Neither the Contract Act nor the Transfer of Property Act nor any other statute except the Tenancy Act prohibits a non-agriculturist from buying agricultural land. The prohibition was enacted in S. 63 of the Tenancy Act. Therefore, if a person intending to purchase agricultural land files a suit for enforcing a contract entered into by him and if the suit is resisted on the ground that the plaintiff is ineligible to buy agricultural land, not for any other reason except that it is prohibited by S. 63 of the Tenancy Act, an issue whether plaintiff is an agriculturist would directly and substantially arise in view of the provisions of the Tenancy Act.
Such an issue would indisputably arise under the Tenancy Act though not in a proceeding under the Tenancy Act. Now, if S. 85 bars the jurisdiction of the Civil Court to decide or deal with an issue arising under the Tenancy Act and if S. 85-A imposes an obligation on the Civil Court to refer such issue to the competent authority under the Tenancy Act, it would be no answer to the provisions to say that the issue is an incidental issue in a properly constituted civil suit before a Civil Court having jurisdiction to entertain the same.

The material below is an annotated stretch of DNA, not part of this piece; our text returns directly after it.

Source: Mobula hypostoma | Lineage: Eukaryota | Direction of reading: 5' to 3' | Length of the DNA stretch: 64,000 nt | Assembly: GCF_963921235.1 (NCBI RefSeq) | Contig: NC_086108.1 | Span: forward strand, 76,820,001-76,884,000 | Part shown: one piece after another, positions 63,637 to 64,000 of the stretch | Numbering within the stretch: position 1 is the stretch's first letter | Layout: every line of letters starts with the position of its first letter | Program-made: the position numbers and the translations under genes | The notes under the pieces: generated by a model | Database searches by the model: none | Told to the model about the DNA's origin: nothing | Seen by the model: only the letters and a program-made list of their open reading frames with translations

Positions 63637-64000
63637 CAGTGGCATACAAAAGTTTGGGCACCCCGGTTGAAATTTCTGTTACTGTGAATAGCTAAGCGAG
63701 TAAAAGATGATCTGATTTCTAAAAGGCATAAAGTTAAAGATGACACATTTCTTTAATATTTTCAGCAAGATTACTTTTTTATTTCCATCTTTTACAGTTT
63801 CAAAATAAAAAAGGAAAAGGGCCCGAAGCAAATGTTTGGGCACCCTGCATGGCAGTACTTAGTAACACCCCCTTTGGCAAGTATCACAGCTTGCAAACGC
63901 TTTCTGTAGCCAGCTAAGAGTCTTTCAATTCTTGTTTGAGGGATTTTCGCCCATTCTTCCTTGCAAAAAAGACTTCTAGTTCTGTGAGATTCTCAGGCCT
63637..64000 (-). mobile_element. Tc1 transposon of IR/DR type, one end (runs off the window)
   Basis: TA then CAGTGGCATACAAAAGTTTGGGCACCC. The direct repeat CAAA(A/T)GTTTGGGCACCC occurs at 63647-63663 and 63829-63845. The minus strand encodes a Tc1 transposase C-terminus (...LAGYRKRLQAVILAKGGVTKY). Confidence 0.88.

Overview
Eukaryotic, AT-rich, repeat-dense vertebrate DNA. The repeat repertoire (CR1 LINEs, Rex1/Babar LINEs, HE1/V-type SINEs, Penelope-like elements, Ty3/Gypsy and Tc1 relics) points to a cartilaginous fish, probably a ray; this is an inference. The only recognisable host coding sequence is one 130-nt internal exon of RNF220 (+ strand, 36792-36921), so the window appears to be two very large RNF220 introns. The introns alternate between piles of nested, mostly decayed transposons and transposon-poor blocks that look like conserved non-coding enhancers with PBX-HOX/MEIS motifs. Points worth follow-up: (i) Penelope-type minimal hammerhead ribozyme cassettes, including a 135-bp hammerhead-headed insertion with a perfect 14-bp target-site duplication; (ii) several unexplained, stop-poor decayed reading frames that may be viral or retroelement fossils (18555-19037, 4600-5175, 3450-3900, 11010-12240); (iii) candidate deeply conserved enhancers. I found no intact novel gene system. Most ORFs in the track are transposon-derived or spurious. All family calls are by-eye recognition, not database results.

This can be clearly demonstrated by an illustration. Plaintiff may file a suit on title against a defendant for possession of land on the allegation that defendant is a trespasser. The defendant may appear and contend that the land is agricultural land and he is a tenant. The suit on title for possession is clearly within the jurisdiction of the Civil Court. Therefore, the Civil Court would be competent to entertain the suit. But upon the defendant’s contest the issue would be whether he is a tenant of agricultural land. Sec. 70(a)(ii) read with Ss. 85 and 85-A would preclude the Civil Court from dealing with or deciding the issue.
Ss. 85 and 85-A oust jurisdiction of Civil Court not in respect of civil suit but in respect of questions and issues arising therein and S. 85-A mandates the reference of such issues as are within the competence of the competent authority. By such camouflage of treating issues arising in a suit as substantial or incidental or principal or subsidiary, Civil Court cannot arrogate to itself jurisdiction which is statutorily ousted. This unassailable legal position emerges from the relevant provisions of the Tenancy Act.
The ratio of the decision is that a contention raised by the defendant may have the necessary effect to oust the jurisdiction of the Civil Court in respect of the contention which is to be disposed of before the suit can be disposed of one way or the other.
Distinction between this case and Jambu Rao Satappa case:
The distinguishing feature of the present case is that S. 63 bars purchase of agricultural land by one who is not an agriculturist and, therefore, the disqualification is at the threshold and unless it is crossed the Court cannot decree a suit for specific performance of contract for sale of agricultural land and in order to dispose of the contention which stands in the forefront a reference to the Mamlatdar under Section 70 read with Ss. 85 and 85-A is inevitable.